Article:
One of the more inspiring proposals we received for our 2015 Community Grants Program was from CARE Elementary School, a free, private nonprofit Christian academy recently launched in Overtown. With an intense focus on literacy education, our grant helped to purchase their literacy curriculum software. When the school opened last August, only five percent of their third graders were working at grade level, according to their Lexia Core5 results. After just one year, more than 90 percent of that class is now working at grade level. This impressive impact was just one reason why CARE received renewed support in 2016. CARE will use their 2016 grant to enhance the teachers’ aide program so that students can receive extra academic support. The right resources at the right time in a child’s life can be just the opportunity a student needs to excel.

The Miami Foundation’s Community Grants Program is made possible by more than 100 generous philanthropists who entrusted their resources with us to address Greater Miami’s most pressing issues forever. We annually invest over $1 million in valuable programs like CARE Elementary that expand access to the opportunities local residents need. We connect our donors’ philanthropic legacies with the 2014 Our Miami Report to ensure their resources impact the issues currently affecting our community’s quality of life.

On Tuesday, we celebrated the 70 local nonprofits receiving Community Grants during a reception in their honor. It’s our annual opportunity to highlight the great work that these nonprofit organizations do for thousands of residents. Day-in and day-out, they relentlessly work on the ground to make Greater Miami a better place to live.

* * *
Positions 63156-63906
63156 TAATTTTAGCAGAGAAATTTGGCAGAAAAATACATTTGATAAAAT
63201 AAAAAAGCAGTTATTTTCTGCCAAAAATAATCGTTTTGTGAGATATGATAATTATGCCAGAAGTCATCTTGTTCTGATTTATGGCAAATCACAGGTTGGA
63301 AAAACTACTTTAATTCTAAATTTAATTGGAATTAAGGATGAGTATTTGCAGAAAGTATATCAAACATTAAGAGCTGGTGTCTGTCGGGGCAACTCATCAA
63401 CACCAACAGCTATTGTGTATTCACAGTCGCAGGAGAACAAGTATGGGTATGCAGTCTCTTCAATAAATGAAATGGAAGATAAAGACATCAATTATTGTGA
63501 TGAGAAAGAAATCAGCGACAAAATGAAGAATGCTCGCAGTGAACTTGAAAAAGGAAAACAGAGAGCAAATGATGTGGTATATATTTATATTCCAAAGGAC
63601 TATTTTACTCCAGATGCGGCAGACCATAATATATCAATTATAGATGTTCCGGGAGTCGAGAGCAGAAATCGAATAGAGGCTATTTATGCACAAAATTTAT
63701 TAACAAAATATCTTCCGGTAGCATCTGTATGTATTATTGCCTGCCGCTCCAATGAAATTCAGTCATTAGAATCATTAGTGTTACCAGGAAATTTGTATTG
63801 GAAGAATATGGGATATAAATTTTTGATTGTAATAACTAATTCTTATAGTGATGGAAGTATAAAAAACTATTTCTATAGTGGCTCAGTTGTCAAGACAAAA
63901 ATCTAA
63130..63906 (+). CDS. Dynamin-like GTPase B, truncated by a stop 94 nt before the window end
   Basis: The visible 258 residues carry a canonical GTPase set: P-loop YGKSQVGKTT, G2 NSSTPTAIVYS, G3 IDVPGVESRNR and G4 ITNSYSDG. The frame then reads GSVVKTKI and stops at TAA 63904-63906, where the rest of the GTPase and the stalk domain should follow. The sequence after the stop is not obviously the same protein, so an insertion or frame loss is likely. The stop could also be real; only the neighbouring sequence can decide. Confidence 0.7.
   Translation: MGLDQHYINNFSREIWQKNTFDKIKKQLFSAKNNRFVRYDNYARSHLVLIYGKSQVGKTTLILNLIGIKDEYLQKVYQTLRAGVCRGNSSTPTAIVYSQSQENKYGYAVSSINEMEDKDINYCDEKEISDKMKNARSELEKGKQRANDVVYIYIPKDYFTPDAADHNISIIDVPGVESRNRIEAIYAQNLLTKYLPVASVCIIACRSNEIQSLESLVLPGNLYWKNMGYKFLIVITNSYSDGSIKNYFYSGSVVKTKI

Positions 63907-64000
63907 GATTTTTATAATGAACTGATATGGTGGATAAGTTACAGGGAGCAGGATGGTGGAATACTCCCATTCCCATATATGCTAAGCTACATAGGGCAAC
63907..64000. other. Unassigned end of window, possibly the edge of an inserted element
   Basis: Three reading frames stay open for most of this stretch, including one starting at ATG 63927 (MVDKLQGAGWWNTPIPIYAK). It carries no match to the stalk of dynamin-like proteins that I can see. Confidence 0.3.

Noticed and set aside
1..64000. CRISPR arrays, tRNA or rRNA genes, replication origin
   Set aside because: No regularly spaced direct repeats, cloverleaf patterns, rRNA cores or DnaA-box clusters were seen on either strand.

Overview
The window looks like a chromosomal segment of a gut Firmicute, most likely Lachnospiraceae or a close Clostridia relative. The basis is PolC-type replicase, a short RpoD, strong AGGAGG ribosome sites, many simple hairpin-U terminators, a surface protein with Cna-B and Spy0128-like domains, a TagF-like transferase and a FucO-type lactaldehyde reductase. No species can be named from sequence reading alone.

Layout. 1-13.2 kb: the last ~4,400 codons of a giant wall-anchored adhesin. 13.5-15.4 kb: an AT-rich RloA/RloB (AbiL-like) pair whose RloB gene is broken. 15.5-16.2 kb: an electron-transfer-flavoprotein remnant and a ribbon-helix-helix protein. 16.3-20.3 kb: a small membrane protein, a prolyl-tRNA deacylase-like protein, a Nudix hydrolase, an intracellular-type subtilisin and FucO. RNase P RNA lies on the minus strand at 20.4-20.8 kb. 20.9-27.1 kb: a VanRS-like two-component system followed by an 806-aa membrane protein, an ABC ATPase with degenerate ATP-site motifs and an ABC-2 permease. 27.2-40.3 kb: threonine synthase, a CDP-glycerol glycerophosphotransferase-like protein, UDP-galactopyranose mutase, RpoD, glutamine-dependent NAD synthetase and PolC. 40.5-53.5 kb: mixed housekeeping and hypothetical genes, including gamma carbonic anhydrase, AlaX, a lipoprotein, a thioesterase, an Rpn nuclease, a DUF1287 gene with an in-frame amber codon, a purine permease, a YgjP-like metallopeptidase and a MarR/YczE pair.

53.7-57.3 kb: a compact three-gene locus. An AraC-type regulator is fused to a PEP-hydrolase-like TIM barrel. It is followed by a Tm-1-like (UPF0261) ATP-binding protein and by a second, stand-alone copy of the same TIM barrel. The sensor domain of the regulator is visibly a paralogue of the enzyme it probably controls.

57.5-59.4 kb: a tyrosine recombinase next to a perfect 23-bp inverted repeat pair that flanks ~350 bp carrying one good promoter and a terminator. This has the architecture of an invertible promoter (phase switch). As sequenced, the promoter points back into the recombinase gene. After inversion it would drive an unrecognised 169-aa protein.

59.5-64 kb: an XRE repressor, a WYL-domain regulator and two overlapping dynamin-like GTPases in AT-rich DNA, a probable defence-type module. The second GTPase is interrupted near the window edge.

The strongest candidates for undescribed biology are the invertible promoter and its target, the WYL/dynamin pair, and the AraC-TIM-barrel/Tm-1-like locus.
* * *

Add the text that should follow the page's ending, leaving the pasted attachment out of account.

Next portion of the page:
The cost of living in Miami-Dade County is among the highest in the country. Last month, a report by The Metropolitan Center at Florida International University highlighted the significant affordability challenges in our community and opportunities to address them. Organizations like New Hope C.O.R.P.S., Jewish Community Services of South Florida (JCS) and Legal Services of Greater Miami are dedicated to addressing local economic inequality and housing instability. With their grant, New Hope will purchase a much-needed van to transport homeless individuals to substance abuse and mental health services. JCS is expanding their comprehensive employment program and Legal Services of Greater Miami is helping prevent veteran homelessness.

Other Community Grants recipients like Nova Southeastern University and Florida International University Foundation help local residents gain access to better health care, providing a bridge for Miami-Dade’s growing health care gaps. In turn, this improves well-being across the entire community. NSU College of Dental Medicine’sSmiles Across Miami program visits Miami-Dade Public County Schools in the North Miami Beach area to provide uninsured students dental care. FIU’s Nicole Wertheim College of Nursing & Health Sciences is launching the CO-REACH health initiative at Miami Northwestern Senior High School in Liberty City to offer preventive care services to students and residents of the area.

At the Community Grants reception, CARE Elementary School Principal Christopher Simmond spoke with great passion about his belief in his students. “When students see you support them, they grab onto it and move forward,” he shared. This sentiment rings true for all of our grantees; their work changes lives and drives social change in our community. They’re committed to improving life in Miami, and in turn, we are committed to working together with them to make a greater impact than any one of us could make alone.

Click here to see a list of all 2016 Community Grants recipients.

Victoria Fear is programs officer for The Miami Foundation


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